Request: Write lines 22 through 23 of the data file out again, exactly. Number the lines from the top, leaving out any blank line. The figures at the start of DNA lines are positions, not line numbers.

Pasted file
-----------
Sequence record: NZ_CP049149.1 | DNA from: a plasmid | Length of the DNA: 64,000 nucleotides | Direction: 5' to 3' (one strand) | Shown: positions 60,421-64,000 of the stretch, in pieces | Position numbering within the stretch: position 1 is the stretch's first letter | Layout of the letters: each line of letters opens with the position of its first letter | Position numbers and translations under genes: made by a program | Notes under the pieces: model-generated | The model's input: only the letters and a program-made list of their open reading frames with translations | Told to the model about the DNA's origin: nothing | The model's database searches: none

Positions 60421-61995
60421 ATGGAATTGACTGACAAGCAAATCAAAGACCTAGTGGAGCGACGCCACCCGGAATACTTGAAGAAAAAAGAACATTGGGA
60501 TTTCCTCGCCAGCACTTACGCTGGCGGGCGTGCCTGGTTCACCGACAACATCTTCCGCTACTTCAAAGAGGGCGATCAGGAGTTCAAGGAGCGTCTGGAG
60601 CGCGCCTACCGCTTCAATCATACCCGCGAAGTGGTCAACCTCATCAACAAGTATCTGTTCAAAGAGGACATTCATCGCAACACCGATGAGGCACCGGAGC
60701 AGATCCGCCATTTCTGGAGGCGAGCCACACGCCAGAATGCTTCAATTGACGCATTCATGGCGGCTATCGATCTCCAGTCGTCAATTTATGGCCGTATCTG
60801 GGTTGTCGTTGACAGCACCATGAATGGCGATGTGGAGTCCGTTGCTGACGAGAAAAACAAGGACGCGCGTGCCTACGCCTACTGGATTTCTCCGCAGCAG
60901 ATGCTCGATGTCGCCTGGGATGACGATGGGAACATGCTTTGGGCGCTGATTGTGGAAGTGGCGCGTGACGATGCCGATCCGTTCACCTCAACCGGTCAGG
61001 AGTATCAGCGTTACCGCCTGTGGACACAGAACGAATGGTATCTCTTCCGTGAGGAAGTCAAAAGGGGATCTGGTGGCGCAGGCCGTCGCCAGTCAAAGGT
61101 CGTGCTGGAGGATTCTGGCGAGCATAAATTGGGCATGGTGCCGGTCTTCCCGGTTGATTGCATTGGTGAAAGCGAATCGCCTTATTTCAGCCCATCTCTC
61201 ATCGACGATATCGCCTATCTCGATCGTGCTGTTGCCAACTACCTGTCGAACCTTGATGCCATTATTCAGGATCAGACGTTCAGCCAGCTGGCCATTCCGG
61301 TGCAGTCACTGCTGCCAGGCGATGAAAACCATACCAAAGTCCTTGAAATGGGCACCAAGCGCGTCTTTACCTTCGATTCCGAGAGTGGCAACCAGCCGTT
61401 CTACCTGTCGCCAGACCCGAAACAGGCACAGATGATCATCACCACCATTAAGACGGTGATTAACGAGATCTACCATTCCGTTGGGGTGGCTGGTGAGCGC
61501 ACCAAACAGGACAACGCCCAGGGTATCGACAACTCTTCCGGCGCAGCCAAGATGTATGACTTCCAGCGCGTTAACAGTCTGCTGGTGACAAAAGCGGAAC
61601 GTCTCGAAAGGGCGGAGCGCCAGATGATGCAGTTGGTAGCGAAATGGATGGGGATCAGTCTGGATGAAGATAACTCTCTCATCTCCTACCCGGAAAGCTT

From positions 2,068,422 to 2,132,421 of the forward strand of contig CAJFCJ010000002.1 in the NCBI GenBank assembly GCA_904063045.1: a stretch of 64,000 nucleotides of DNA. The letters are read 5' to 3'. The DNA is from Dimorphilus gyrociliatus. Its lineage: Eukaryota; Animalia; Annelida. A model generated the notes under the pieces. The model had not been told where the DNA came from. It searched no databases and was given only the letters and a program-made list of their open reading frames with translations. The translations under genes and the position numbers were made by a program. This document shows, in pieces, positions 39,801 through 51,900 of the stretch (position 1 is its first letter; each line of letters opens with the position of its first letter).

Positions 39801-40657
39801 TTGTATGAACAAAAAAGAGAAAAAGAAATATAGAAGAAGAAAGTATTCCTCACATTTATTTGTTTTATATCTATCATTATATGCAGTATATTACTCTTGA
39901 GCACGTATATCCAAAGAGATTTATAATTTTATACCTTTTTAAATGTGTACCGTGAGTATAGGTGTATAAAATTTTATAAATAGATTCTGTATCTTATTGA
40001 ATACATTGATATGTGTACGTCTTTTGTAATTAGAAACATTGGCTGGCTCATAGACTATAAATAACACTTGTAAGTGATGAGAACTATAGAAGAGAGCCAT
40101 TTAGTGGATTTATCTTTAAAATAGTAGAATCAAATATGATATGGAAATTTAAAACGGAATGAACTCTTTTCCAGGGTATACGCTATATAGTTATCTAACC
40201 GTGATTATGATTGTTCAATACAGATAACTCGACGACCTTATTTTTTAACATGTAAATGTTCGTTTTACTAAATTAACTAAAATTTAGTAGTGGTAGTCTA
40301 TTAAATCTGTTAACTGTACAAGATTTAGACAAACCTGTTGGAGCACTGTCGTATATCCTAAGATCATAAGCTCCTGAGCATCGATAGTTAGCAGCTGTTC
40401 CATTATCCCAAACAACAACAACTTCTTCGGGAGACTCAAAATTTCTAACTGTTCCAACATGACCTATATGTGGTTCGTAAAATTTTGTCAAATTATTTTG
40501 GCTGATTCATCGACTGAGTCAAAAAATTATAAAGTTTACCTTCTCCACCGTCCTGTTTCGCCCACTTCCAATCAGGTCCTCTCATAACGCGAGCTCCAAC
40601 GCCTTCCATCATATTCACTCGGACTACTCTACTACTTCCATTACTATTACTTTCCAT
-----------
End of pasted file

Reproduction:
40201 GTGATTATGATTGTTCAATACAGATAACTCGACGACCTTATTTTTTAACATGTAAATGTTCGTTTTACTAAATTAACTAAAATTTAGTAGTGGTAGTCTA
40301 TTAAATCTGTTAACTGTACAAGATTTAGACAAACCTGTTGGAGCACTGTCGTATATCCTAAGATCATAAGCTCCTGAGCATCGATAGTTAGCAGCTGTTC